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Microsoft today announced a series of new Internet of Things tools and features to make it easier for customers to build connected devices and run them on the tech giant’s cloud platform.

The uniting theme behind the new features is to make IoT, a futuristic but challenging technology, more accessible. IoT has reached a tipping point, with more mainstream customers flocking to the technology, Sam George, Microsoft’s corporate vice president of Azure IoT, said in a briefing with reporters.

“You’ve seen a bunch of innovators and early adopters picking up IoT,” George said. “And what we see is that now many of the early majority customers are starting to show up. And the conversations that we have with the early majority customers are much different than we had with the innovators.”

George cited a recent IoT survey from Microsoft that found 88 percent of the business owners saw the technology as critical to their future success. However, nearly half of them cited a lack of skilled workers to build IoT solutions as a hurdle to embracing the technology. That’s a big reason why simplicity and accessibility has become a focal point of Microsoft’s IoT efforts.

Here’s a look at some of the key announcements from Microsoft this morning. George published a blog post with a full rundown of the new features.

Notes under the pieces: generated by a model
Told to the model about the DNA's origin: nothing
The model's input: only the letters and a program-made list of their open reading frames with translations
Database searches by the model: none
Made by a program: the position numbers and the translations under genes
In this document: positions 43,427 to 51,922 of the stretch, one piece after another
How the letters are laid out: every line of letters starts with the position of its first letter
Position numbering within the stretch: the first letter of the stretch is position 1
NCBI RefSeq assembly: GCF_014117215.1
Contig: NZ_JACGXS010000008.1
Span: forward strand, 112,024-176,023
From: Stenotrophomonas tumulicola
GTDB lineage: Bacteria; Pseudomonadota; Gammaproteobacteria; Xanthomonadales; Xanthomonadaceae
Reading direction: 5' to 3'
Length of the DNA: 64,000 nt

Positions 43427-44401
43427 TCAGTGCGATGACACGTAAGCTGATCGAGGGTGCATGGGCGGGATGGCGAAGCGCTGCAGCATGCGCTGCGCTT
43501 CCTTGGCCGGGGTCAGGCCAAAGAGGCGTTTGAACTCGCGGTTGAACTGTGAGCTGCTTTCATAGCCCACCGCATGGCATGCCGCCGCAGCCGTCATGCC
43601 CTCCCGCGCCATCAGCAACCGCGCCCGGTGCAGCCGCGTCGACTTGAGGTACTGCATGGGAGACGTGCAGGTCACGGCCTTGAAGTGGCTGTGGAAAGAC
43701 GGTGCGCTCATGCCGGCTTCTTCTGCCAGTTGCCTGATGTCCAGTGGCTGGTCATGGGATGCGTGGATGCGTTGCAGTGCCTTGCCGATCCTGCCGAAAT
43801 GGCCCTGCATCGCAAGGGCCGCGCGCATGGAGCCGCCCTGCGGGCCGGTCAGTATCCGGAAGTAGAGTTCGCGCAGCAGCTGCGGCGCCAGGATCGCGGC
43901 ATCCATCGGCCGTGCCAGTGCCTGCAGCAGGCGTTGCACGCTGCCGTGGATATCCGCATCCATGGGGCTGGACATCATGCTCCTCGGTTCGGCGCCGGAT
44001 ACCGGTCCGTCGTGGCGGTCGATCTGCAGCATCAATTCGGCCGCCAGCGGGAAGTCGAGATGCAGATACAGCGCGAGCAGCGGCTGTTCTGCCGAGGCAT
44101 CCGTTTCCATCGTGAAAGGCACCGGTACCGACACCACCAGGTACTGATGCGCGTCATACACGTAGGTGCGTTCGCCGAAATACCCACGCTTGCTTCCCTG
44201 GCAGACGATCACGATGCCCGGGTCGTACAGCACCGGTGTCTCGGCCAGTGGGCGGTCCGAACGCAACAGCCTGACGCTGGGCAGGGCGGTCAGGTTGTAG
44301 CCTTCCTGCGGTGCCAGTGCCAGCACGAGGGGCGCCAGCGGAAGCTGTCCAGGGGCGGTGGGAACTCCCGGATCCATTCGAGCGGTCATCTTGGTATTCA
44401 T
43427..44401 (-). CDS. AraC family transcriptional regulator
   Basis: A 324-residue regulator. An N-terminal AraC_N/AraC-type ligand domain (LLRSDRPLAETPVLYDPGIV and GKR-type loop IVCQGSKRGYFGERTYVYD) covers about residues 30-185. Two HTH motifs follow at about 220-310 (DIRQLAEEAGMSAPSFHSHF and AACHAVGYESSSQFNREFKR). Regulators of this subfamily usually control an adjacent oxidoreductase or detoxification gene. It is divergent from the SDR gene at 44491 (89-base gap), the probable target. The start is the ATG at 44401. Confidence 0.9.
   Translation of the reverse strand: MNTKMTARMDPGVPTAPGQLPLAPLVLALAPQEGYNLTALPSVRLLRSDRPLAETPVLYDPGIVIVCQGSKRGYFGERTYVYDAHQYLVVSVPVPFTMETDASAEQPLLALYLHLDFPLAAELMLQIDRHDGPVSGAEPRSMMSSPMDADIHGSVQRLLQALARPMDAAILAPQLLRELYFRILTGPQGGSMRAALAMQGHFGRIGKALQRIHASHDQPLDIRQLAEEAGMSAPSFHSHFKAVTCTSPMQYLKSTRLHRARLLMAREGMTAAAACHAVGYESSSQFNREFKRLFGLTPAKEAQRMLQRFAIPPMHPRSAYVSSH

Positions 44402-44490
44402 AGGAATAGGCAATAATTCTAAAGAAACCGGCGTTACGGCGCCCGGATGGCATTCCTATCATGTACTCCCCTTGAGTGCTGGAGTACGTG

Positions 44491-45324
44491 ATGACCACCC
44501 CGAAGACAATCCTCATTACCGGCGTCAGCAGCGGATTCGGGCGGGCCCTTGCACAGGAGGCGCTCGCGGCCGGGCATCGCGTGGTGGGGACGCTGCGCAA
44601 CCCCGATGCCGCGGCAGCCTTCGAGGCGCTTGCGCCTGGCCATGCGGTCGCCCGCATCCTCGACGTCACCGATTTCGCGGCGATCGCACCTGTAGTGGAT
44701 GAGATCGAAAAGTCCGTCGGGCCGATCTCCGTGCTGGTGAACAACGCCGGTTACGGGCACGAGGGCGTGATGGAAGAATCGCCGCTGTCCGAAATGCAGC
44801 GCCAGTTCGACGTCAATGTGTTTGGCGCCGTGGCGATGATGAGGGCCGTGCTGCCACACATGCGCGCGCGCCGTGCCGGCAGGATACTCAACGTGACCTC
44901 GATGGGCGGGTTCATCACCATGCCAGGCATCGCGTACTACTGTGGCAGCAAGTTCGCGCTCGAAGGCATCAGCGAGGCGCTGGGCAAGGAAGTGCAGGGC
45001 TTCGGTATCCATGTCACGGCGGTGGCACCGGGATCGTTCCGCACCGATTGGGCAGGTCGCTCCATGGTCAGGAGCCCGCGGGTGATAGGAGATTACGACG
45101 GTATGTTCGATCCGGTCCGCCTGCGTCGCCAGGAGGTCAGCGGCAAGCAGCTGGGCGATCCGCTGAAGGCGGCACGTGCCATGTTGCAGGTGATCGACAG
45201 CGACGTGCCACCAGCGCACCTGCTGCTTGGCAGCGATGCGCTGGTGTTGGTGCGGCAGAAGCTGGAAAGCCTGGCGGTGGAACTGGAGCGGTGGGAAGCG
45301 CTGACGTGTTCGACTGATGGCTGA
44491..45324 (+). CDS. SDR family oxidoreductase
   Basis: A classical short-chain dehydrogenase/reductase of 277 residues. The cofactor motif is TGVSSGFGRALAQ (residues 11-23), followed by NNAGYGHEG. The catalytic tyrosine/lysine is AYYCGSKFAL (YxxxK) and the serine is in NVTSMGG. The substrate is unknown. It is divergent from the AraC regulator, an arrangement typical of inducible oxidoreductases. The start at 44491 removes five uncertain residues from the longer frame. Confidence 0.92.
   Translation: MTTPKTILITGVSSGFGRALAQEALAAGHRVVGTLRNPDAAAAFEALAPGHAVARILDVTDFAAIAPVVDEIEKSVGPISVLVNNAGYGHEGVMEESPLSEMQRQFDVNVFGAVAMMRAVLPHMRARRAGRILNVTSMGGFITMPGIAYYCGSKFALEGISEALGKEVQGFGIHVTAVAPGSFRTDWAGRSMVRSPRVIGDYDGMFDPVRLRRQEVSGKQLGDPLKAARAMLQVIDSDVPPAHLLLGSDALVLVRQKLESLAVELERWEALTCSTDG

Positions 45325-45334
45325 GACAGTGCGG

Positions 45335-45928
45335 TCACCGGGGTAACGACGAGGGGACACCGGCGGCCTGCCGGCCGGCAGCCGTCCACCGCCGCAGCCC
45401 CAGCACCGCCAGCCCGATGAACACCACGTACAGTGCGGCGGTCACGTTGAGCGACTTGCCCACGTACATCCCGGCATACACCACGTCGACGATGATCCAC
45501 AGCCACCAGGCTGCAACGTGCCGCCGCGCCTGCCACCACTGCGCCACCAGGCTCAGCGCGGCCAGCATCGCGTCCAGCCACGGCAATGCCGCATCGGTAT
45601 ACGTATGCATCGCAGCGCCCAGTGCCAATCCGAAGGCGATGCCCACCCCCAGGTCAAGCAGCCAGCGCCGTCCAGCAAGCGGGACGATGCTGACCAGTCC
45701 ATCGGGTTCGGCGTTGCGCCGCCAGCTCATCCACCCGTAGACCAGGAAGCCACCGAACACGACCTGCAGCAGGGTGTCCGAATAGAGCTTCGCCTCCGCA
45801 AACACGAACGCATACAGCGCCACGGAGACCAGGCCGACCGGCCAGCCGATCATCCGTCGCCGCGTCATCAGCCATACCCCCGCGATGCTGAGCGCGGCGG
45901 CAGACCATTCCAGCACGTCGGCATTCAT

• Microsoft added 11 industry-specific application templates to help companies in areas like retail, healthcare, government and energy build IoT devices and applications. To even further simplify the process, Microsoft is offering an IoT Plug and Play tool for rapid device deployment.
  • Azure Sphere, the Linux-based operating system for IoT apps first announced in 2018, will be generally available February 2020.
  • A new partnership with AccuWeather brings weather data to Azure Maps, Microsoft’s tool for building maps and geospatial data into devices and applications.
  • Microsoft plans to overhaul its pricing for IoT services early next year, which it says will be more predictable as partners and customers increase usage.
  • Azure Time Series Insights, Microsoft’s IoT analytics tool, is getting several new features, including new ways to store and access data and the ability to more quickly scale across a large company.

IoT has become an important priority for Microsoft. The number of devices connected to the company’s Azure IoT platform has spiked nearly 150 percent year-over-year, the company said.

Microsoft in 2018 committed to spend $5 billion over four years on IoT projects to make the complicated technology more available to businesses of all sizes and levels of technical expertise. Microsoft said it has launched more than 100 new IoT tools and features since then.

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